If your employee is employed on a casual contract, but work consistent and regular hours, they are not considered a 'casual employee' with respect to jury service. As such, they are guaranteed all the same protections and entitlements as full-time and part-time employees.

If your employee is employed on a casual contract, and their hours vary considerably, you may not be obligated to pay them while they are attending jury service. We encourage your employee to call our office to discuss their circumstances with us further.

 

Leave

Jury service must not be deducted from your employee's annual leave, sick leave, or any other form of leave entitlements.

 

Pay

You are legally obligated to pay your employee the difference between their juror payments ($40 per day for the first 6 days, $80 per day thereafter) and what they would reasonably have expected to have earned had they attended work instead of jury service. This includes any penalties, allowances, or loadings they would normally receive.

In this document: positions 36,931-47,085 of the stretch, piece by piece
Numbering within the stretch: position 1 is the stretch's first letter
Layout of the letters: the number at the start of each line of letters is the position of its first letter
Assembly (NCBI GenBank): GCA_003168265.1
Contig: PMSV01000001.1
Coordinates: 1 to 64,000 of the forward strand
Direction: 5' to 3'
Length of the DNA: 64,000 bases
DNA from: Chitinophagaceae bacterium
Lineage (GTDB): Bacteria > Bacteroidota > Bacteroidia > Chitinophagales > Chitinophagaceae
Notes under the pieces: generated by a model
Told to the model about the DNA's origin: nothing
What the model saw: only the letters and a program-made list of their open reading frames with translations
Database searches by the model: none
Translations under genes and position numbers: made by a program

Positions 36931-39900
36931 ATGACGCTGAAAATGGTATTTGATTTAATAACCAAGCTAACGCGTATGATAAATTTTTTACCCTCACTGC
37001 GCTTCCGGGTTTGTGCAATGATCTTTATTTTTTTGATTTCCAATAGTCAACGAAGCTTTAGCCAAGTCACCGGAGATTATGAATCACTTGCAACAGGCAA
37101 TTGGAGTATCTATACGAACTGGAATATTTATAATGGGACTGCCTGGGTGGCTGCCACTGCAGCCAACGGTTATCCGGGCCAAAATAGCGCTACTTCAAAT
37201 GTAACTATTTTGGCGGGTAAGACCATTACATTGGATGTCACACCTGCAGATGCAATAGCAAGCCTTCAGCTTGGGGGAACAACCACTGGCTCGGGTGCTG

This obligation exists for the entire duration of their jury service, regardless of its length, and applies no matter the size of your business.

 

Roster

Except where required to cover your employee's confirmed attendance dates, you must not alter their usual roster as a result of jury service.

 

Termination or other penalties

You are prohibited from terminating or threatening to terminate your employee's employment, or otherwise prejudicing their employment because they are, were, or will be absent from employment on jury service.

 

Work

In many circumstances, your employee will not be able to work during jury service. Being a juror is considered a full-time job, Monday to Friday. However, there may be some instances or circumstances whereby they could reasonably go to work during a trial, say if the court finishes early or does not sit on a particular day. Occasional, one-off work on a weekend might also be appropriate in some circumstances.

The underpinning principle to be considered is your employee's health and well-being. Employers and the Juries Commissioner alike are obliged to protect your health and safety, which includes monitoring maximum work hours, minimum break requirements and days worked consecutively. Jury service is considered work when assessing these obligations.